Bring back some good or bad memories


November 30, 2023

Amazing Vintage Photographs Capture Scenes of Little Syria in New York City From the 1910s

Once upon a time in New York City, years before the World Trade Centre was built and the area known as TriBeCa came to exist, the lower west side of Manhattan was a different place. For this corner of the city was once home to a vibrant neighborhood, the streets filled with the sound of Arab music, the smell of fresh Baklava wafting from bakeries, shops brimming with everything from rugs to brass lanterns, veiled mothers watching their children playing and the newspapers and shop signs were written in Arabic. Little Syria, as it was known, was the cultural hub of America’s first middle eastern immigrant community and it was located just south of where the current World Trade Centre stands today.

For 60 years between 1880 until the 1940s, Arab-Americans poured into New York City from Greater Syria made up of present-day countries including Lebanon, Syria, Jordan and Israel to escape religious persecution and poverty. They found homes in crowded tenements on a six block stretch of Washington Street from Liberty Street to Battery Park, alongside Armenians, Greeks, and other communities from the Middle East and the Mediterranean.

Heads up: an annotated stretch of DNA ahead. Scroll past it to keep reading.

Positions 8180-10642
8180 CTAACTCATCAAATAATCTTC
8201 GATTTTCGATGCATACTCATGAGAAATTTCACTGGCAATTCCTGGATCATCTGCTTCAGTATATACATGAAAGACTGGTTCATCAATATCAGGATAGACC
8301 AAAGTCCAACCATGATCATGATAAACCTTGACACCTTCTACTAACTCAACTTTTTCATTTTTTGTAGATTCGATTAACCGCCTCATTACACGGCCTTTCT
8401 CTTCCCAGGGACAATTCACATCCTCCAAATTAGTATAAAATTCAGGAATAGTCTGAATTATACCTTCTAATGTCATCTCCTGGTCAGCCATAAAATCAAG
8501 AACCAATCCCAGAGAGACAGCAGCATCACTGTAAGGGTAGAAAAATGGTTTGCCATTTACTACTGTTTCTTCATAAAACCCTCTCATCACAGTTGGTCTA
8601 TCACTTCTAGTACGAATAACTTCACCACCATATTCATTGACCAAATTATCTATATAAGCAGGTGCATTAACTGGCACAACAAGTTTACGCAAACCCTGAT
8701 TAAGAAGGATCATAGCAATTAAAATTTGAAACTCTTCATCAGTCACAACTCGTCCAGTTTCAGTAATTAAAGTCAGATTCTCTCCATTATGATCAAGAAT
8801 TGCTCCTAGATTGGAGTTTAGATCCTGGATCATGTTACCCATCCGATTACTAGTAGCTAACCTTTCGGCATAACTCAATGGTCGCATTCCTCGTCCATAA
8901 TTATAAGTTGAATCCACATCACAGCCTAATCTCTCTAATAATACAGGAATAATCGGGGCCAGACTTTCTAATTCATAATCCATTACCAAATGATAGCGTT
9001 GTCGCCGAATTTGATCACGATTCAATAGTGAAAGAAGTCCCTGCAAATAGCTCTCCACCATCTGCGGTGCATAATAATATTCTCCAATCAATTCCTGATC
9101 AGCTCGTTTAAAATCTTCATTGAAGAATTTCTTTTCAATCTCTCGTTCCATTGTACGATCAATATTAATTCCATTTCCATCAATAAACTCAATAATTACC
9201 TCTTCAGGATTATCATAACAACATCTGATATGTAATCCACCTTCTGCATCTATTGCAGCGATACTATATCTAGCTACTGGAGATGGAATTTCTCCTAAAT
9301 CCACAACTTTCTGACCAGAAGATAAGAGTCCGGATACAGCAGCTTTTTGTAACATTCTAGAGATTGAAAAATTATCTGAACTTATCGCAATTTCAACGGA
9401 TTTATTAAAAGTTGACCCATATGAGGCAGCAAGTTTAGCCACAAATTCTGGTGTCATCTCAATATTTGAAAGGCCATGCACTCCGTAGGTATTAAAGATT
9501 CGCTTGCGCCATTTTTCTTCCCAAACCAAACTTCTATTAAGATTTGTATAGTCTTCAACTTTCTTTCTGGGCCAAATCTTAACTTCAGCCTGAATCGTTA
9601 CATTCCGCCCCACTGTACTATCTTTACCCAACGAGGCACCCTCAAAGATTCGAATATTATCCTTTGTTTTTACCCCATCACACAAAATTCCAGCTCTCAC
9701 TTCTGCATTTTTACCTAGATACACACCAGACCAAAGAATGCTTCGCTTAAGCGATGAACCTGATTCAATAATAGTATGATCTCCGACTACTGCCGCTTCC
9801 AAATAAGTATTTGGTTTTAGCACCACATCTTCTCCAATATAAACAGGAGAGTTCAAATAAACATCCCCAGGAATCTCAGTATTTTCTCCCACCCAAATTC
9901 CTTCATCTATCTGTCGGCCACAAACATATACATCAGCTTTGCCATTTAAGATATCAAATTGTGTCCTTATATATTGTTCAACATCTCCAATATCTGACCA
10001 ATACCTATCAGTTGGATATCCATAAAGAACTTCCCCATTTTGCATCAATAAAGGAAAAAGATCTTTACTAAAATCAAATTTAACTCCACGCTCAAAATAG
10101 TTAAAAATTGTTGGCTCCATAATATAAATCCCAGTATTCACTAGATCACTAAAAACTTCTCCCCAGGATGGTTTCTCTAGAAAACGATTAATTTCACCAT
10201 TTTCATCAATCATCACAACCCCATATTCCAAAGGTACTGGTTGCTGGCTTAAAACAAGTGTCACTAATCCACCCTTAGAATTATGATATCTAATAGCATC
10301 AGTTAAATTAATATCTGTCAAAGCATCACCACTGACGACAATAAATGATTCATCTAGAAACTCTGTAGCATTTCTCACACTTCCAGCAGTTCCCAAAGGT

The Syrian Quarter and its 3,000 residents, the newly arrived immigrants made a home for themselves in this tousled unwashed section of New York. Many of the early Syrian-Americans began their new lives as street vendors before saving up to establish their own businesses.

Little Syria declined as a neighborhood as the inhabitants became wealthier and gradually dispersed to other areas, and had disappeared almost entirely by the 1940s when the remaining community was displaced by the construction of the Brooklyn-Battery Tunnel. If you go looking for the neighborhood today, you’ll find just three buildings from the era: St. George’s Melkite Church, a tenement building at 109 Washington Street and the Downtown Community House.


Post a Comment



Browse by Decades

Popular Posts


09 10